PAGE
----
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Massachusetts Court Finds Easement Holders Lack Right to Pave Gravel Road Over Owner’s Objection

Individuals seeking to improve a private road will generally need the consent of the owner, even if they have some property rights to use the road.  In a December 4, 2018 Massachusetts real estate case, the plaintiffs initiated legal action against the defendant in Land Court after he refused to allow them to pave the sole road providing access to the parties’ homes.  The defendant did not dispute that the plaintiffs held some type of an easement to use the road; however, he argued that they did not have the right to pave the road over his objection.

The parties owned seasonal homes on a secluded peninsula, which were accessible via one gravel-surfaced, private roadway.  The defendant was the fee owner of the gravel road, which was located on his property.  The roadway led to the plaintiffs’ house and continued past the defendant’s own house, serving a total of ten homes on the peninsula.  The plaintiffs wished to pave the road for easier travel and less damage to their vehicles, and because they believed it was a reasonable improvement.  The defendant believed that paving the road was unnecessary, and argued that doing so would worsen the road drainage problems, lead to non-residents’ use of the private road, allow cars to drive faster through the area, and overall change the feel of the small neighborhood.

Following a trial, the Land Court found that the plaintiffs had a prescriptive easement.  Their prescriptive easement was created by continued use of the road for the required statutory period.  Accordingly, the extent of their easement was limited to the use through which it was created, i.e., travel to and from their house.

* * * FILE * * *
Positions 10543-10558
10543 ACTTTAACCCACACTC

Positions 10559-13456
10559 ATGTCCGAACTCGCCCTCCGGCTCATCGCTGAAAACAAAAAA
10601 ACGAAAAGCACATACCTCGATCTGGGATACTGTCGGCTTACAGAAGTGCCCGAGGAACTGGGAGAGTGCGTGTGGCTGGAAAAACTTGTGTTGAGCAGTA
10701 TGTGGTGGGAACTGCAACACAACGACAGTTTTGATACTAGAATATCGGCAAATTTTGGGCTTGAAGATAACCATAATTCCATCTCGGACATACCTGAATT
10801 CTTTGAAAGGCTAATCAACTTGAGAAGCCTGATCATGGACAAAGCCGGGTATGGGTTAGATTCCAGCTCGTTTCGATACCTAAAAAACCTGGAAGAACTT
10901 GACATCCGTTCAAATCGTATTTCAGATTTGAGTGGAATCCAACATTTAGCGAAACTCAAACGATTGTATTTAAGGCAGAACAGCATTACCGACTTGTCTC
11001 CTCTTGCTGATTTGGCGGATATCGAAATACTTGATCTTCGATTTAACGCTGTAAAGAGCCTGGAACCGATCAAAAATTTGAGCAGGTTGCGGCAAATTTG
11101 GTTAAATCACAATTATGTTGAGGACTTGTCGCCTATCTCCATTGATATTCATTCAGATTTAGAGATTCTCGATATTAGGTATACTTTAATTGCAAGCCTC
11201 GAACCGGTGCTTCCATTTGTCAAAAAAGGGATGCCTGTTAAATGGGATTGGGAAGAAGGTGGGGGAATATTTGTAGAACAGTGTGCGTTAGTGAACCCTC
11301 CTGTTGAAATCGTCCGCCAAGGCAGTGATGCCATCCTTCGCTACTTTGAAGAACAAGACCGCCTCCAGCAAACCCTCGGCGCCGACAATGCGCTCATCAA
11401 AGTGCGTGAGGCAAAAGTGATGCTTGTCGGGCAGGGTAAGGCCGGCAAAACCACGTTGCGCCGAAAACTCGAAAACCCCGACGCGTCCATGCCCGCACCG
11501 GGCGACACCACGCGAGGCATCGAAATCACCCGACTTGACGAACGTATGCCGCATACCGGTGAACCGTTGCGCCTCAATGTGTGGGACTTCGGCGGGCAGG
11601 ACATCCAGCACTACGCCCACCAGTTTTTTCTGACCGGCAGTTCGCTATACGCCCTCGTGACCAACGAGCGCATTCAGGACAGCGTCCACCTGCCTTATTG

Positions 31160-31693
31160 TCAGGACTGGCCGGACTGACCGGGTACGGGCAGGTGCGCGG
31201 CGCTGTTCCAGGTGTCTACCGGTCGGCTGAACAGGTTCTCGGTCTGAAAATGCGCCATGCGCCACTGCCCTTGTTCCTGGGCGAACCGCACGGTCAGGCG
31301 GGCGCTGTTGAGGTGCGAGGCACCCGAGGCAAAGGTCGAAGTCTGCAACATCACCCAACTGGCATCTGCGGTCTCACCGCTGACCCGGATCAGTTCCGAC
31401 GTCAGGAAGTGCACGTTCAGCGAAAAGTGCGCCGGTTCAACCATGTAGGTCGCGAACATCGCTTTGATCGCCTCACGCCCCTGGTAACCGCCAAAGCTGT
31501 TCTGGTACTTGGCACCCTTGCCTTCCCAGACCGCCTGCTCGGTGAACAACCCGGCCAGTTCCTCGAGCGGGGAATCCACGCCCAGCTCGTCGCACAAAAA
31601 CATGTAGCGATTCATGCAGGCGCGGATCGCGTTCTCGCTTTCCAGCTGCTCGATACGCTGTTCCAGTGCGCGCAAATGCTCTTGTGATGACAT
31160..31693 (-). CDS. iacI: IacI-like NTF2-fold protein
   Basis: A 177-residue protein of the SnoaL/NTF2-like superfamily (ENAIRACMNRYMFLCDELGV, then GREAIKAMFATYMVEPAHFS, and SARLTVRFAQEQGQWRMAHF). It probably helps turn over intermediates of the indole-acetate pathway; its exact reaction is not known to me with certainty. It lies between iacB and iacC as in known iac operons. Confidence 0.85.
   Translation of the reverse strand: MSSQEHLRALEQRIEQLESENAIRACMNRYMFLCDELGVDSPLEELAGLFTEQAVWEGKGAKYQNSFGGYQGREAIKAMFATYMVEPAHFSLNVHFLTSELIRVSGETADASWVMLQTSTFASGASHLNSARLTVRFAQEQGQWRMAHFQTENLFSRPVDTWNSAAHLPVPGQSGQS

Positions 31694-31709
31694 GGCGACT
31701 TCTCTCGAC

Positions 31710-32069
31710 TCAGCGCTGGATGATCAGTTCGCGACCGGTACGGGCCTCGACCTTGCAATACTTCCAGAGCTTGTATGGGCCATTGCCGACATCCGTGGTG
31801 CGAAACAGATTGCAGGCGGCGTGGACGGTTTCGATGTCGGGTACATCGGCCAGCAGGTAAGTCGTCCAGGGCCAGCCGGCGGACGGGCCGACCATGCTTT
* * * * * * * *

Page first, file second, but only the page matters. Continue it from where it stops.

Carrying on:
The court went on to explain that the holder of an easement over an existing road is entitled to make reasonable repairs and improvements to the roadway, so long as there is due regard to the rights and interests of others.  Whether improvements made are reasonable in view of the equal rights of others, is largely a question of fact.

The Land Court found that the current graveled road was properly maintained and provided suitable access to fulfill the purpose of the plaintiffs’ easement.  As such, the plaintiffs were not materially prejudiced if the road remained in its graveled state.  The court also agreed that the defendant’s objections were the logical and likely consequences of paving the road.  Concluding that paving the road was not a reasonable improvement that could be imposed over the defendant’s wishes, the court denied the plaintiffs’ claim.

If you are seeking legal counsel for a residential property issue, the Massachusetts real estate attorneys at Pulgini & Norton can help.  We have assisted many homeowners in reaching their goals by providing trustworthy advice and creative solutions.  Call Pulgini & Norton at (781) 990-2200 or contact us online to schedule your consultation with an experienced residential real estate lawyer.

More Blog Posts:

Massachusetts Landowner Files Action Alleging Neighbor Has Overburdened Easement, Massachusetts Real Estate Lawyer Blog, published July 17, 2018

Massachusetts Homeowners Succeed in Action Against Developer to Oppose Access Road Through Their Property, Massachusetts Real Estate Lawyer Blog, published September 12, 2018

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